The RoboBrrd Kit for Kids — Simple, Powerful and Oh So Cute!

Electronics Geek Culture

When I was writing my book of simple robotics projects for kids, one of my goals was to include profiles of inspiring young robot makers. So it was only natural that I would feature Erin Kennedy — also known as RobotGrrl. Kennedy, who hails from Montreal, has been building robots since she was in high school, and has made a name for herself among the Maker community.

This week she launched an Indiegogo campaign for RoboBrrd, her award-winning educational robotics kit, and I’m excited! RoboBrrd is designed to give kids and other beginners the hands-on experience of mechanical and electrical engineering, and programming, with room for your own imagination.

As Kennedy says in the Indiegogo video, RoboBrrd has come a long way since its humble beginnings. She has told me that because she was working on a shoestring she put all her funds into the electronics and servo gears needed to make RoboBrrd move and respond to commands. So for the body, she got creative and employed common craft materials like felt, pencil erasers and ping pong balls. Now that she’s using a laser cutter to build RoboBrrd’s frame, it’s much more robust — a big consideration when you’re designing for kids. But she still uses felt and glitter to give each RoboBrrd its own personality.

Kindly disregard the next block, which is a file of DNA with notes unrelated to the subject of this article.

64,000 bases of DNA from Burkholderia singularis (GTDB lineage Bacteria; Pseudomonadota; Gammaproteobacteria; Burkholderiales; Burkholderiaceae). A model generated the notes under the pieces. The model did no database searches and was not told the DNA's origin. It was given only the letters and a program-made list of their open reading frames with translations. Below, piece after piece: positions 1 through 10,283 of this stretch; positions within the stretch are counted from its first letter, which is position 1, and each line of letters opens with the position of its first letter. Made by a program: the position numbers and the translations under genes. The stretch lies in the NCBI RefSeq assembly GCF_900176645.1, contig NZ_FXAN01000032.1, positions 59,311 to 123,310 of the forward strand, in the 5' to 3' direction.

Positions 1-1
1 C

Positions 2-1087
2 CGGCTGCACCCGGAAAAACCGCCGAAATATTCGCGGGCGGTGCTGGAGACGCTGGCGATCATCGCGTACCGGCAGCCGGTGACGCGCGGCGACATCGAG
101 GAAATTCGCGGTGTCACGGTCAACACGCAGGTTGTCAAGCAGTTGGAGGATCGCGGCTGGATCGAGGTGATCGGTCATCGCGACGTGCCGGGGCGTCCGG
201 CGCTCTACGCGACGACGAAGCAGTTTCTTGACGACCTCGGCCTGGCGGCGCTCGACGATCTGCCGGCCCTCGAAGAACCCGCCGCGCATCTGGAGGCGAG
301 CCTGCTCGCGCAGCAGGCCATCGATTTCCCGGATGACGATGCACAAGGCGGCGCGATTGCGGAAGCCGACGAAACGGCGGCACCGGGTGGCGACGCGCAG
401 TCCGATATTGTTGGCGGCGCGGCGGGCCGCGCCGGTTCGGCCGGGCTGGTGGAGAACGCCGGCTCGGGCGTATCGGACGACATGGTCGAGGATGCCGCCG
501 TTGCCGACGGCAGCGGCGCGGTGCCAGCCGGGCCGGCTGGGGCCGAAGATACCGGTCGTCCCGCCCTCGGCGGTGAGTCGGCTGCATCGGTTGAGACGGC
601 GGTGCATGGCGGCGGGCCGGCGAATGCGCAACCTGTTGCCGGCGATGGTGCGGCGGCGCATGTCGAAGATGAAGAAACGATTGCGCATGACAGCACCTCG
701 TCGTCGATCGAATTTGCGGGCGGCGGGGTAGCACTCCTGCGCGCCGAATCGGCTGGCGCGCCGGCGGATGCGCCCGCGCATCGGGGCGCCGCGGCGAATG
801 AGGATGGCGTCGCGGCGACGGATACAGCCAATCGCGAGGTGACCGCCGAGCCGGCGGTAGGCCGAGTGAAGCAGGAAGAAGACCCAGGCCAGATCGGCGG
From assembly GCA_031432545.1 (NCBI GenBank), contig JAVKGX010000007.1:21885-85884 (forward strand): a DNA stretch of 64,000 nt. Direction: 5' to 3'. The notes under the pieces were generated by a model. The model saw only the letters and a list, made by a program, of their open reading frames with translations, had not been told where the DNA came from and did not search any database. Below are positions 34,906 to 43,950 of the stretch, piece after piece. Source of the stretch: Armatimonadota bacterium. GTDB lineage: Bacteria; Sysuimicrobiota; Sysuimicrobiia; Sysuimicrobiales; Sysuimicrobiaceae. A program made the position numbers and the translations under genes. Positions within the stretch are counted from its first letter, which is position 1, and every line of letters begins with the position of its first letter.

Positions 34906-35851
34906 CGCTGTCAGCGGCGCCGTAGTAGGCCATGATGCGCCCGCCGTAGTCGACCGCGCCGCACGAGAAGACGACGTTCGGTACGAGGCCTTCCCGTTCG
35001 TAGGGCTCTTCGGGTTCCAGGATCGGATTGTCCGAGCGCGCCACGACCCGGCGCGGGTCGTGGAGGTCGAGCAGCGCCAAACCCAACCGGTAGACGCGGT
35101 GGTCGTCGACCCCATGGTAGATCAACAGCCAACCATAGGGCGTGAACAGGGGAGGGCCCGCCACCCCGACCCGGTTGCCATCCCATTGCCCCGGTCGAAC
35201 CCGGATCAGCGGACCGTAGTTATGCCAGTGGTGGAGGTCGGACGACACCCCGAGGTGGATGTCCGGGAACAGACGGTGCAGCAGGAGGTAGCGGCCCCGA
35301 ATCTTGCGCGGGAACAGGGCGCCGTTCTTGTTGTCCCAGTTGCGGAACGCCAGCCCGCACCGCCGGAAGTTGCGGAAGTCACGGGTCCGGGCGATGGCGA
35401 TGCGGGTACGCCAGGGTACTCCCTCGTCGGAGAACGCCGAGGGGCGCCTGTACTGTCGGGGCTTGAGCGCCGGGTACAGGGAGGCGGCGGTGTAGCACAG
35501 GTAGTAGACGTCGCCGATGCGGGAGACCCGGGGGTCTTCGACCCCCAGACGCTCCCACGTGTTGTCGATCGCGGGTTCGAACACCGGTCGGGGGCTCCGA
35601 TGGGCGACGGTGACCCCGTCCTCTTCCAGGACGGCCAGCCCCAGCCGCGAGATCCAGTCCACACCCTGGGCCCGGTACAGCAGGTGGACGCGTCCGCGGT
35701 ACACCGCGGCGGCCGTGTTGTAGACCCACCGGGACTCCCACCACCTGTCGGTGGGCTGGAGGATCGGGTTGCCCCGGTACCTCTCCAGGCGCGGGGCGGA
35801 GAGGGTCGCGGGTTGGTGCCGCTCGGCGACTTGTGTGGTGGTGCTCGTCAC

Kennedy has also just launched a RoboBrrd website, complete with video tutorials, a community forum, and online games. The standard kit can easily be expanded with various sensors and actuators. At World Maker Faire New York this year, Kennedy was showing off hats with an NFC tag. Each hat produced a different behavior in the robot. Neat!

The RoboBrrd Indigogo campaign runs through December 5, and has a funding goal of $10,668; it’s already raised over $3,000. Perks for contributors include laser-cut tokens and a DIY chassis. For $114 you can also receive the electronics you need to build your own model. At higher levels, supporters can get a RoboBrrd in various stages of pre-assembly and customization. Everything has been field-tested with hundreds of kids at Maker Faires around North America.

It’s a project well worth supporting, but don’t just take my word for it. Education writer Chris Connors of O’Reilly Media first met Erin at World Maker Faire New York in 2011, where he made the video below. Here’s what he told me:

She’s done quite a bit with the project. It was awesome before. Now it is really, really awesome. What was all Popsicle sticks and glue is now laser cut, and she took her circuitry from Arduino to making her own circuit board. To hear her talk in the video, you can really get a sense of how deep her understanding about people, robots and making things is. Just after shooting the video I gave her my last Editors’ Choice award.

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